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Tourism in Tanzania

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Tourism in Tanzania

Tourists in the Ngorongoro Crater

Tanzania is a country with many tourist attractions. Approximately 38 percent of Tanzania's land area is set aside in protected areas for conservation.[1] There are 16 national parks,[2] 29 game reserves, 40 controlled conservation areas (including the Ngorongoro Conservation Area) and marine parks. Tanzania is also home to Mount Kilimanjaro, the highest point in Africa.

Travel and tourism contributed 12.7 percent of Tanzania's gross domestic product and employed 11.0 percent of the country's labor force (1,189,300 jobs) in 2013.[3] The sector is growing rapidly, rising from US $1.74 billion in 2004 to US $4.48 billion in 2013.[3] In 2012, 1,043,000 tourists arrived at Tanzania's borders compared to 590,000 in 2005.[4]

Contents

  • Tourist attractions 1
  • See also 2
  • References 3
  • External links 4

Tourist attractions

A beach in Zanzibar.

Tanzania's most well known tourist attractions are located in the northern part of the country and include Mount Kilimanjaro, Africa's highest mountain. Serengeti National Park is world famous and has spectacular seasonal migrations of animals.[5] The Ngorongoro Conservation Area includes the Ngorongoro Crater, which is an extinct volcanic caldera[6] with lions, hippopotamus, elephants, various types of antelope, the endangered black rhinoceros, and large herds of wildebeest and zebra.[7] Lake Manyara, Kilimanjaro, Arusha, Rubondo Island, Tarangire, and Saanane Island national parks are also located in the north.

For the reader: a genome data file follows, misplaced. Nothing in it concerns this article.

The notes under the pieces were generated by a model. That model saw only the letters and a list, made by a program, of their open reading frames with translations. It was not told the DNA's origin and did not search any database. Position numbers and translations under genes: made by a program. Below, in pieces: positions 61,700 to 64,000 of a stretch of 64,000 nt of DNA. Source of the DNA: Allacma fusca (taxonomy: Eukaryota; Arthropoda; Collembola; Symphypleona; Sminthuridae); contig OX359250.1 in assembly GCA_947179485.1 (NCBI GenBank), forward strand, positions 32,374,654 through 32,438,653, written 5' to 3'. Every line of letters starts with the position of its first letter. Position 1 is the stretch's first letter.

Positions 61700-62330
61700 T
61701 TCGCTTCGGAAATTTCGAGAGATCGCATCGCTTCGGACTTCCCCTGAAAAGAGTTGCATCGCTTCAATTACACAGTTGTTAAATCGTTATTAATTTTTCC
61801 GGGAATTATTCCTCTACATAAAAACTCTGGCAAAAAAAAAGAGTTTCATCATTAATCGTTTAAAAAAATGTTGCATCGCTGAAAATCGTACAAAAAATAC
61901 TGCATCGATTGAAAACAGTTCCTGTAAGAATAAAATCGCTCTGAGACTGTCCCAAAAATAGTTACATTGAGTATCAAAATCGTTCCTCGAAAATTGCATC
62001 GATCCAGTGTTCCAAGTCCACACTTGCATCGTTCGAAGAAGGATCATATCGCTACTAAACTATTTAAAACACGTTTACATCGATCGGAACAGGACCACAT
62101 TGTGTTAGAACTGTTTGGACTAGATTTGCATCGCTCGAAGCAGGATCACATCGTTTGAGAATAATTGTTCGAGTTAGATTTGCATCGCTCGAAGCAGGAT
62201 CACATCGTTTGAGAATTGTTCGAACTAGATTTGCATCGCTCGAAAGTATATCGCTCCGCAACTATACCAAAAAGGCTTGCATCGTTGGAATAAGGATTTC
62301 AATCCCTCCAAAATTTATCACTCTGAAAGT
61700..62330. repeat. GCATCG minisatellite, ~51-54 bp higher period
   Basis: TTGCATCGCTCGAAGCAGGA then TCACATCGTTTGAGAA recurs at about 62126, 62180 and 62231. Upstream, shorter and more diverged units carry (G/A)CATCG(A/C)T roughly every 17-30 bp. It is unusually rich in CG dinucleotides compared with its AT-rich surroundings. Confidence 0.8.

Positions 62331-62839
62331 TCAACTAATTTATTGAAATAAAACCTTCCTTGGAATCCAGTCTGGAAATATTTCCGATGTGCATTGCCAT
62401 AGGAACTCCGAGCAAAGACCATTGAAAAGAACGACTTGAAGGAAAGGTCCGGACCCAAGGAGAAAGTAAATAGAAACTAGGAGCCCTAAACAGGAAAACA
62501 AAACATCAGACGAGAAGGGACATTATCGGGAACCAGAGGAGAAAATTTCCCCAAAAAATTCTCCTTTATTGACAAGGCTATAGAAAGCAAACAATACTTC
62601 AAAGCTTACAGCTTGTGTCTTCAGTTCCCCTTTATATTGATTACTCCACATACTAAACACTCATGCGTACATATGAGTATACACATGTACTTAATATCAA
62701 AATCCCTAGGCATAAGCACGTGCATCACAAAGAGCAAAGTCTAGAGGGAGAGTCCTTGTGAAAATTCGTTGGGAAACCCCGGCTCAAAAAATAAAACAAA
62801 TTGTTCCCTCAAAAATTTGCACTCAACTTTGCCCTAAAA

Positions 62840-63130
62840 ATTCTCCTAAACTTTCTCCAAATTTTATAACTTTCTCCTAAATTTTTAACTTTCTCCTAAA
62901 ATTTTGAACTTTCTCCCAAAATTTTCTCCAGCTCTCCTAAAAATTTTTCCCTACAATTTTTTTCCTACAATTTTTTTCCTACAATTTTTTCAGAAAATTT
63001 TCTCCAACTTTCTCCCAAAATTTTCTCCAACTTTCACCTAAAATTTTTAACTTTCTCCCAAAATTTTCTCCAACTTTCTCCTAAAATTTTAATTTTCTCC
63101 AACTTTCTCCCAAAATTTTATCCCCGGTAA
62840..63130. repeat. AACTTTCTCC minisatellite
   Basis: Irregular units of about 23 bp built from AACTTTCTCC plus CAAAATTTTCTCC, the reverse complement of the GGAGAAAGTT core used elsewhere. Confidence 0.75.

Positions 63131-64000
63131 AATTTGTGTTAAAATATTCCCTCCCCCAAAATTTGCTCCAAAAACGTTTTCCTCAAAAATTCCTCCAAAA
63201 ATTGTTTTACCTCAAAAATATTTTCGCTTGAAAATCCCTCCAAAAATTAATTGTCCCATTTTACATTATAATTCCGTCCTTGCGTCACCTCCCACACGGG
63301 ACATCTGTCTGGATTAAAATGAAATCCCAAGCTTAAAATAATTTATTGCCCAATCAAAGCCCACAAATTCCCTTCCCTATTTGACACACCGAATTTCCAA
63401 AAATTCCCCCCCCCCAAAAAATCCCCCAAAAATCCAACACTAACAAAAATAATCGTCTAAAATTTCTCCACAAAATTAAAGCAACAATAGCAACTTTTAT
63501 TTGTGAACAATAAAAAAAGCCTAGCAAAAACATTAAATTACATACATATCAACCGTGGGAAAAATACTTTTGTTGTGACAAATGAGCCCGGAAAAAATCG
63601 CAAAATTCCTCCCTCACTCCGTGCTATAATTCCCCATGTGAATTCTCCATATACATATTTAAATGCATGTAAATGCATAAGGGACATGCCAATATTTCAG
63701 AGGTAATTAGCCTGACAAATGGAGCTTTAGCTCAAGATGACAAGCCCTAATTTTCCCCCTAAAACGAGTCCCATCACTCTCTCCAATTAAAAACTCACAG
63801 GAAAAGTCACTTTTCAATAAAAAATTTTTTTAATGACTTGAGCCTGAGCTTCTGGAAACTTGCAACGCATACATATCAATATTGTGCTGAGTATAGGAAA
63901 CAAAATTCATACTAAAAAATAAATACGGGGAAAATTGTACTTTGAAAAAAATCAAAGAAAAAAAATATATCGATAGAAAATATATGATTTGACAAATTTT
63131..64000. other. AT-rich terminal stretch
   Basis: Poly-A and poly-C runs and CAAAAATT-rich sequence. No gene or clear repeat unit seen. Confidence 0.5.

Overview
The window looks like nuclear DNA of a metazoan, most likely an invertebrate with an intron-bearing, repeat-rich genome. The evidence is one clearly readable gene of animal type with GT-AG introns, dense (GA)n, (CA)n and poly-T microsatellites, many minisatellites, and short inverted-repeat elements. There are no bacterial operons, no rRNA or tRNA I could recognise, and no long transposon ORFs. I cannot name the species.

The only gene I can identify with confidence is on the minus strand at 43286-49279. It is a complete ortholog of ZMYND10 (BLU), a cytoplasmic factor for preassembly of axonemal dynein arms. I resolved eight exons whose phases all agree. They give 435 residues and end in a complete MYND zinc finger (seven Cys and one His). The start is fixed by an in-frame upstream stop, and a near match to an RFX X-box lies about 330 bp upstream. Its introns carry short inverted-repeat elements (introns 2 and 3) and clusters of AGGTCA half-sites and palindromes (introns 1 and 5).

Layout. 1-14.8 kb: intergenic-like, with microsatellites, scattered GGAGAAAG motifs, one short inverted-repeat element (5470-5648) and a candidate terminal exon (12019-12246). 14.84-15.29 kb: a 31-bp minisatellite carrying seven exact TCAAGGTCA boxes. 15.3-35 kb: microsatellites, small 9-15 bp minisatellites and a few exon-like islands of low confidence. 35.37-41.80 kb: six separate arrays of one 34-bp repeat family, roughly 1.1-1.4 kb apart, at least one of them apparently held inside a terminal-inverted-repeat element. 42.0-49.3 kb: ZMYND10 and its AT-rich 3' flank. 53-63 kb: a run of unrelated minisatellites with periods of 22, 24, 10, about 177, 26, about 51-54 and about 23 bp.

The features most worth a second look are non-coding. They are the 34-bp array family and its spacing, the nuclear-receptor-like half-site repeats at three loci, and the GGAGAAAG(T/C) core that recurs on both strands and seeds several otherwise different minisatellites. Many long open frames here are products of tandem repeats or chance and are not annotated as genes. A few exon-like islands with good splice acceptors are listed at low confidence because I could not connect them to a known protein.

The western part of Tanzania includes the Mahale, Katavi, and Gombe national parks, the latter of which is the site of Jane Goodall's ongoing study, begun in 1960, of chimpanzee behaviour.[8][9]

The southern part of Tanzania includes the Ruaha, Kitulo, Mikumi, and Udzungwa national parks and the Selous Game Reserve.

Tourism is also focused on the coast, including Saadani National Park and especially the islands of Unguja and Pemba in Zanzibar and Mafia Island further south. Game fishing and diving are the main attractions in these islands.[6]

There is also a wide variety of destinations for cultural tourism such as Maasai boma[10] and Bushmen settlements.

See also

References

  1. ^ , edited by Ridwan Laher and Korir SingíOei, Africa Institute of South Africa, 2014, page 57, accessed 16 October 2014Indigenous People in Africa: Contestations, Empowerment and Group Rights"The Impact of Dominant Environmental Policies on Indigenous Peoples in Africa", authored by Soyata Tegegn, in
  2. ^
  3. ^ a b World Tourism and Travel Council Data, 2013, accessed 28 October 2014
  4. ^ United Republic of Tanzania, UNData, Statistics Division, United Nations, accessed 22 October 2014
  5. ^
  6. ^ a b
  7. ^
  8. ^
  9. ^ , authored by Laura Riley and William Riley, Princeton University Press, 2005, page 138, accessed 16 October 2014Nature's Strongholds: The World's Great Wildlife Reserves
  10. ^

External links

Government ministries and agencies
  • Ministry of Natural Resources and Tourism
  • Ngorongoro Conservation Area Authority
  • Tanzania Tourist Board
  • Tanzania Cultural Tourism Programme
  • Tanzania National Parks
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